(Drummond, 1999); and an ability to cite evidence of the employability skills they
have developed (Fallows & Steven, 2000). Whilst these findings are useful, they also
raise questions about the point at which it is most effective to measure outcomes,
whether before or after graduation, with the effects of employment-related activities
possibly diminishing over time as the graduate engages in work-based training and
gains experience. Also, further research is needed as to the benefits/disadvantages of
the expanded methods of employability skills development highlighted in Table 2.
174 S. Cranmer
Once more, developing employability skills in higher education emerges as a complex
area lacking definitive answers.
The final area of concern raised here is in relation to the transfer of skills. From a
psychological perspective, Perkins and Salomon (1994) have provided evidence that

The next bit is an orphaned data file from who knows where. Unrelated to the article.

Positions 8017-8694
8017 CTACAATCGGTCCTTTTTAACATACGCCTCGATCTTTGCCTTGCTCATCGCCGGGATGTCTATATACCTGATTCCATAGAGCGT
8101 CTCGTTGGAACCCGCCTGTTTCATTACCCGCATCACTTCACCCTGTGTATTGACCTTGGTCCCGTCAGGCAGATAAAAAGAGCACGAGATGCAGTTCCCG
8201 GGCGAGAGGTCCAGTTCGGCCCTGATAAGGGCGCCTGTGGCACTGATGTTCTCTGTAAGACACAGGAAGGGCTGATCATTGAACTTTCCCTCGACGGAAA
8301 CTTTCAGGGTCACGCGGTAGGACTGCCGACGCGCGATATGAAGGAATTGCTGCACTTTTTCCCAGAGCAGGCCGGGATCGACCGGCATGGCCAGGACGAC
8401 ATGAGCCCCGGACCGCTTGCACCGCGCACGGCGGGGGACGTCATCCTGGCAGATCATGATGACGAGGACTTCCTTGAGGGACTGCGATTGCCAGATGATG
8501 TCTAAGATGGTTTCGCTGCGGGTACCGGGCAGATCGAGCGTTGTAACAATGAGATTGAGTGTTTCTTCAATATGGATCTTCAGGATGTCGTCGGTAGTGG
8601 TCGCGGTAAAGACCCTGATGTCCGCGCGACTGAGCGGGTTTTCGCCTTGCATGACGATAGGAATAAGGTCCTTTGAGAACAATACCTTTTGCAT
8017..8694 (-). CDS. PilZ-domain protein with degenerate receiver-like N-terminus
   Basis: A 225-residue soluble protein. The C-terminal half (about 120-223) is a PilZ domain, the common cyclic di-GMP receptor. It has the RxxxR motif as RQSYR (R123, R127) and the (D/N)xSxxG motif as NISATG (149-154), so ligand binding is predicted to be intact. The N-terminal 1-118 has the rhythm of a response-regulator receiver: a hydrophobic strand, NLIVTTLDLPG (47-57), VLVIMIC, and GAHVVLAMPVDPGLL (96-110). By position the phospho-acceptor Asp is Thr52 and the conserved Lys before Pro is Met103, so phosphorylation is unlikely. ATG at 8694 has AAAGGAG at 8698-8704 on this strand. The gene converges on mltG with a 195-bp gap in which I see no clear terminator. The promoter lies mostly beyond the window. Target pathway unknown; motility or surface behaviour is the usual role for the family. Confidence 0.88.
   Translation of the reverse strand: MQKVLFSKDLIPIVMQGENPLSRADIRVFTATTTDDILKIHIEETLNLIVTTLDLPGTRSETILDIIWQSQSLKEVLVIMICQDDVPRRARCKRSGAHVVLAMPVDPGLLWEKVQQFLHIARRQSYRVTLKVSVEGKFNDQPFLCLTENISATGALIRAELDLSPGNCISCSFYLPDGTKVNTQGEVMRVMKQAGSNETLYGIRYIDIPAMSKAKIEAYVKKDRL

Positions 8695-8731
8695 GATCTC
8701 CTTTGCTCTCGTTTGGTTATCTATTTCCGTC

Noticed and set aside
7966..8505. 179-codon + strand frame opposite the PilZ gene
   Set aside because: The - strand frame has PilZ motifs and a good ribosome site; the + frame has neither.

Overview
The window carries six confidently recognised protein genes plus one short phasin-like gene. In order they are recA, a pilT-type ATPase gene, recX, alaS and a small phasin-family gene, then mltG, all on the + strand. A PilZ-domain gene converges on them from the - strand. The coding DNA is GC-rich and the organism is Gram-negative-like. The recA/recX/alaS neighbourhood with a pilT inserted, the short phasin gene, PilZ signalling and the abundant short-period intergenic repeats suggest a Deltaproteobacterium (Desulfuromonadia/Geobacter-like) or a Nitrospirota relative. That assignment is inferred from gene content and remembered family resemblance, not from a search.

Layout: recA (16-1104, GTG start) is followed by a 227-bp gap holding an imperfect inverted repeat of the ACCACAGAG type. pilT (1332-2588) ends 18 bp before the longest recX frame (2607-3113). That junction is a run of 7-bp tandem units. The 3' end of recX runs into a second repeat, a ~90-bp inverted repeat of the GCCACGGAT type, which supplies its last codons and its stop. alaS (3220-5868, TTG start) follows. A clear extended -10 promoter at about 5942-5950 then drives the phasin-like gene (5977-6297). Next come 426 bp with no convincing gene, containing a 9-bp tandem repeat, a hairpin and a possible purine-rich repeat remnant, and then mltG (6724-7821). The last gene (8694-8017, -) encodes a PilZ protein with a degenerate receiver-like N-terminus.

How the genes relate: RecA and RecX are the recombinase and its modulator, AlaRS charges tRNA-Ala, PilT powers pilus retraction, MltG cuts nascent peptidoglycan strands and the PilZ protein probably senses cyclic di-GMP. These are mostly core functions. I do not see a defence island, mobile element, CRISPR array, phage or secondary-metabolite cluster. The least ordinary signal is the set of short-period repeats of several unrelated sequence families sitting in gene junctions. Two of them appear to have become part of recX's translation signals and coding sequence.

the anticipated transfer of learning experiences to new settings occurs to varying
degrees. For example, ‘near transfer’ may occur when a student encounters similar
issues in an examination paper that have been dealt with in class, but this process is
much less likely to take place in situations of ‘far transfer’ between contexts that seem
different or remote (Bennett et al., 2000). Moreover, limitations of transfer may
equally apply to the benefits of work experience. Learning contracts and outcome
records have sought to review students’ skills in order to enhance evidence of work-
related learning and the fostering of employability skills (Foster & Stephenson, 1998).
However, Guile and Griffiths (2001) argue from a social psychological perspective
that, by overlooking the extent to which knowledge and skill use are embedded within
the context in which they are developed, many work experience programmes fail to
recognise that it is not work experience in itself that results in the development of
employability skills, but the meaningful engagement in the discourse and activities